JUST STARFISHIN’ (also, fool has a lady butt)

I know feminism is about equal rights, and is not a vengeful battle of the sexes, and I’m all for diplomacy, but sometimes I just want to see some metaphorical bloodshed in the form of Marnie calling out that impish excuse of a man for his sexual shortcomings, especially when he’s been so incredibly disrespectful, falsely self-assured, and pompous, with nothing to back it up. But, despite my hardest willing, and much to my disappointment, that moment of vindication (mostly for me) never comes. At, least not in this episode. And why does this get my panties in a twist? Because I’m an over-thinker, and also because when so much of the sex we see on TV and in movies showcases mutual, perfectly-timed orgasm, hairless genitalia, and rose-scented vaginas that are all pink and puffy like Jennifer Lawrence’s face, it’s an honest relief to see a sex scene in which a woman’s lack of enjoyment, and her partner’s total disinterest (or was it unawareness?) in tending to her needs and desires, are accurately reflected and even highlighted. Not to mention, his alarming and hyper-masculine-bordering-on-misogynistic sense of absolute entitlement to and ownership of her body (as was exhibited by the way he, without hesitation, came inside of her, because being on the pill does not automatically give a man carte blanche to blow his load in her vagina).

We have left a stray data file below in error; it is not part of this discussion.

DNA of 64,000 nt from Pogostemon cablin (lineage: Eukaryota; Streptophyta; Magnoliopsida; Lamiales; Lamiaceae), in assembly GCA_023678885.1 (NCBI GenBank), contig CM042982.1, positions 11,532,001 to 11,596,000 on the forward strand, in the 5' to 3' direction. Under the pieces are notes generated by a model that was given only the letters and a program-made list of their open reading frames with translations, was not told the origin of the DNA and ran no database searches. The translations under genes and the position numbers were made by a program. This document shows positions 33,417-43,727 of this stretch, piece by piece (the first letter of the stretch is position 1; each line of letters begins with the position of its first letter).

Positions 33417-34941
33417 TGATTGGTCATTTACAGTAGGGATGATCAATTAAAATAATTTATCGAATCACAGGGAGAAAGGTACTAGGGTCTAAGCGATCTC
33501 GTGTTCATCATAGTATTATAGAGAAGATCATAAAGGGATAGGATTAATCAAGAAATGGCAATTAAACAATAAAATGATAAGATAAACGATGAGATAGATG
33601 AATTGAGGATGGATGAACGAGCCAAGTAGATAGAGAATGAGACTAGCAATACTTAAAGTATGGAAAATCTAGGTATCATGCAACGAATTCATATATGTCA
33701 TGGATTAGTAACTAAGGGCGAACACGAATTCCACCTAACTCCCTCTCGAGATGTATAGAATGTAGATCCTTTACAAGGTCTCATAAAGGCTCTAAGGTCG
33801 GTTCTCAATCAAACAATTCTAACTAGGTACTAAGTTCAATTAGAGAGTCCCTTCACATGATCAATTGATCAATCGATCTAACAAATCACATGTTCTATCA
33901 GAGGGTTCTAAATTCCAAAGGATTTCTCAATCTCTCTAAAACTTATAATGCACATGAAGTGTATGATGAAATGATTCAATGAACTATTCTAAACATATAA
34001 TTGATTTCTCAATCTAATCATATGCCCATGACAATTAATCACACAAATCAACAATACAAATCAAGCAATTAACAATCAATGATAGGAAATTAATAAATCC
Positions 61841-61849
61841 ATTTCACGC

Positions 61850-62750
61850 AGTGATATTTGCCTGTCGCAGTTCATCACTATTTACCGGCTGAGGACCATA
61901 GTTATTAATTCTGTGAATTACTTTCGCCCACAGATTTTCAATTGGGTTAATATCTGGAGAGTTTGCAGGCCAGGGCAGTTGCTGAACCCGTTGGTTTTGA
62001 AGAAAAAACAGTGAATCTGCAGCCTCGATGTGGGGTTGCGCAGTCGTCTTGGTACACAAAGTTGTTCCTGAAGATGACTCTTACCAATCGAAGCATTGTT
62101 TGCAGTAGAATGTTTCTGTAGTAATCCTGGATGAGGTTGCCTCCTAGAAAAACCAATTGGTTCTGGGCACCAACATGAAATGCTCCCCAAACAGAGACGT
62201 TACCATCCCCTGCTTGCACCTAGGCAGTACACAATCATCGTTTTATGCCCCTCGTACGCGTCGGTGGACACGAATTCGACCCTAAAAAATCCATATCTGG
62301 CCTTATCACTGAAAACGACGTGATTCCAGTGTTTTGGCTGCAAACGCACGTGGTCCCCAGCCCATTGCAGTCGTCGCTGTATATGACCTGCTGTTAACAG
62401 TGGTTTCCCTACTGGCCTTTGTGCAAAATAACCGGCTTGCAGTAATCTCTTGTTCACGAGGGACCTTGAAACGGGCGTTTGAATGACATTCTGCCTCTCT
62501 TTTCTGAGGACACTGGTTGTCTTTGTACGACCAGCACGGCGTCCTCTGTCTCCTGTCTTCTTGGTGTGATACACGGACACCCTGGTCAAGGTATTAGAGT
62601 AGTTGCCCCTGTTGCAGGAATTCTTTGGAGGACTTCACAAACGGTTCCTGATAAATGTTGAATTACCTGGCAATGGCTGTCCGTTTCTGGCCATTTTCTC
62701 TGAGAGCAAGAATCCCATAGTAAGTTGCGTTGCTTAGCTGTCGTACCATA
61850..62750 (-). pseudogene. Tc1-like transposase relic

Pretentious/racist art talk in action